The main goal of the LL.M. in Human Rights program is to provide theoretical and practical training for future scholars and professionals in human rights, with special emphasis on the legal aspects of human rights protection.
Our highly qualified and diverse full-time and part-time (visiting) faculty prepare students to engage in comparative and inter-disciplinary analysis of complex human rights problems. The program offers practical instruction in the specific legal mechanisms and institutional processes that may be used by national human rights organizations to effectively approach human rights issues confronting transitional and established democracies. As with the other programs at the Department of Legal Studies, the LLM Program in Human Rights is committed to research-based teaching. Areas of research and teaching include: mechanisms for the protection of human rights in all international and regional human rights regimes, freedom of expression and freedom of religion, human rights and criminal justice, political rights, non-discrimination, minority protection, human rights in Africa, politics and theories of European integration from a human rights perspective, and more. Courses by our part-time (visiting) faculty build on the core content taught by permanent faculty, permitting us to introduce courses on contemporary human rights challenges as they arise. The program also benefits from close cooperation with other Master’s programs at the Department via optional thematic specializations.
Rigorous and closely monitored coursework provides the tools of advocacy, analysis, critical reading and writing necessary to enable students to make a significant and lasting contribution both to rights protection in their home countries and to the enforcement of human rights at large. Courses prepare students to explore human rights issues across legal systems, to engage in advanced critical thinking, and to refine their arguments in oral interactions and group work. Classes are highly interactive, enabling students to benefit from the international composition of the student body; in-class discussions allow insight into contemporary developments as they evolve, enabling critical engagement with these developments in a manner that is sensitive to the multi-cultural composition of our academic community. Individual research skills are developed through problem-driven papers written for various courses, as well as in the thesis or capstone thesis. Students are encouraged to address practical human rights problems through comparative analysis using a theoretical framework informed by inter-disciplinary insight. As a result, our graduates, with their advanced analytical skills that draw on critical inter-disciplinary analysis, are capable of responding effectively to human rights challenges with policy-relevant proposals.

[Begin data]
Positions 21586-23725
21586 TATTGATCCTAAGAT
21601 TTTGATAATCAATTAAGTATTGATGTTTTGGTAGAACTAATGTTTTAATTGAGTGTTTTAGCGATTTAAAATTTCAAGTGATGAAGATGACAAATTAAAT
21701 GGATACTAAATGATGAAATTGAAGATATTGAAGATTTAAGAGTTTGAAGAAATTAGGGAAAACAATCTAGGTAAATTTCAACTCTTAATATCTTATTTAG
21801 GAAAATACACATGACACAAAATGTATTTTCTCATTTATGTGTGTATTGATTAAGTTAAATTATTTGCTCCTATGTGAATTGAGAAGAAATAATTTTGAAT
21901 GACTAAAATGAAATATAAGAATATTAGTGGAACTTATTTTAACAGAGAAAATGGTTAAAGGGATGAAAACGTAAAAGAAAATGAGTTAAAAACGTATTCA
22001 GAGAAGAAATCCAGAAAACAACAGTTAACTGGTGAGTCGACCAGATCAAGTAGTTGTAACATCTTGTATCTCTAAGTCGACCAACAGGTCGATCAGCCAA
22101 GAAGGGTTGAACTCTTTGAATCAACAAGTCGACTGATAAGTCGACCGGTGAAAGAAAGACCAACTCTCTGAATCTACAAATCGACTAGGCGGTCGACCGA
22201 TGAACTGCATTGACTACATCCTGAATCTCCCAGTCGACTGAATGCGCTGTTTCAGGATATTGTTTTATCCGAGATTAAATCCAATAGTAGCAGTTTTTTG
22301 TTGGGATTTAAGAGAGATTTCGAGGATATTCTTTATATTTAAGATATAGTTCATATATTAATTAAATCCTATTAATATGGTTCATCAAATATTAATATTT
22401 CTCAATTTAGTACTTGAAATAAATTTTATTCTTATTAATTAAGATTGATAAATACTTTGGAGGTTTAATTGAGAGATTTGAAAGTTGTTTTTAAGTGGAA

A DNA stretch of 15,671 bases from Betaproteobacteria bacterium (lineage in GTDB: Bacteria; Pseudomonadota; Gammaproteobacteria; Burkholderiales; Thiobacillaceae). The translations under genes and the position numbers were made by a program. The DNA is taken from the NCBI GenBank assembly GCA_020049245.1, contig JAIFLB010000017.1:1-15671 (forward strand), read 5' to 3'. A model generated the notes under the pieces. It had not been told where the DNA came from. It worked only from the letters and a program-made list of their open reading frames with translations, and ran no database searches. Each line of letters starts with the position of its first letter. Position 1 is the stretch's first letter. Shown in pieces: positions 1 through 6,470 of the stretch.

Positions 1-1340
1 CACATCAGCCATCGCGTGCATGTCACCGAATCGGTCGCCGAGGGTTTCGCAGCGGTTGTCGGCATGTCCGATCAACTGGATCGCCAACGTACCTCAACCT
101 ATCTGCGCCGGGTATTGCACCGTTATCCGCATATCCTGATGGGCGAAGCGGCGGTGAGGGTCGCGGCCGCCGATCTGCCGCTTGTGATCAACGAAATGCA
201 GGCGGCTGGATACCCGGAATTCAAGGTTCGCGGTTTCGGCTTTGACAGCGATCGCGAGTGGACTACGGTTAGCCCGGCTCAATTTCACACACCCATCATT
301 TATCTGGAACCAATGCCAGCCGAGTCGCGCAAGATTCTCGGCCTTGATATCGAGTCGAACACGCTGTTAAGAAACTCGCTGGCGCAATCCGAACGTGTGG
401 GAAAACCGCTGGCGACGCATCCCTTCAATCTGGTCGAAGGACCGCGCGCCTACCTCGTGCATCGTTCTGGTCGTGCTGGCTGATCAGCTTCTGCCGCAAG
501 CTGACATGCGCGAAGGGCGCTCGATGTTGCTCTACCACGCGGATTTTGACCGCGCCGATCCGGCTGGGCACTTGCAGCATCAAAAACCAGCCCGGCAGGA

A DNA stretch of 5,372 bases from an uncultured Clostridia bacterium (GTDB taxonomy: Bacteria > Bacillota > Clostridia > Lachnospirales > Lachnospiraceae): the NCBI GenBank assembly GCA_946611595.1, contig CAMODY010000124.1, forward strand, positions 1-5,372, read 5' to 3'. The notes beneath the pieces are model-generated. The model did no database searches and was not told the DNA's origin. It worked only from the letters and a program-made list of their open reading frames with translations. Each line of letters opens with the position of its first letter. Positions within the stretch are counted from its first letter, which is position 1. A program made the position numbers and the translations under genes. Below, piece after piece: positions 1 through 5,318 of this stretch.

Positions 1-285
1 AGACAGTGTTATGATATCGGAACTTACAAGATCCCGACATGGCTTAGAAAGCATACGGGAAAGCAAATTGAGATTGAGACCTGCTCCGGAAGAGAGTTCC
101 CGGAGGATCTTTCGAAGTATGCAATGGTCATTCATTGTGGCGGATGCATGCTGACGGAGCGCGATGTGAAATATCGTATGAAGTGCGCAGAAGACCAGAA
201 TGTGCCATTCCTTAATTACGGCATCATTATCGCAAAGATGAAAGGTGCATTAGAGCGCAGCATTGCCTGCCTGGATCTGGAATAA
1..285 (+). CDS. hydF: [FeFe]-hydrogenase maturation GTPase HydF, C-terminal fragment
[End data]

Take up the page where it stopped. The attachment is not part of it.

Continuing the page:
Entry Requirements for the HR LLM Program
In exceptional cases, applicants with a three-year bachelor’s degree may be allowed admission into one-year master’s programs. The applicants should be aware that they may not be able to pursue a doctoral degree in the European Higher Education Area if they have accumulated less than 300 ECTS credits in their prior university studies. Applicants wishing to pursue an academic career should choose their master’s program accordingly (two-year master’s in case they completed a three-year bachelor’s degree, and one-year master’s in case they completed a four-year bachelor’s degree). For the list of conditions under which exemptions may be granted, please refer to the program’s website.
On completion of the program students will be equipped with
- substantial understanding of the institutional and procedural frameworks of human rights enforcement in major jurisdictions;
- substantial knowledge of the protection offered by particular human rights on national and supranational levels;
- a critical appreciation of the nature, efficacy and theoretical foundations of the international human rights regime;
- the capacity to generate new ideas and advocacy strategies that provide genuine solutions to complex human rights problems using comparative arguments and interdisciplinary insight;
- skills to analyze human rights issues in a policy-relevant manner;
- the ability to envision a human rights-based approach to addressing diverse legal, regulatory and policy problems.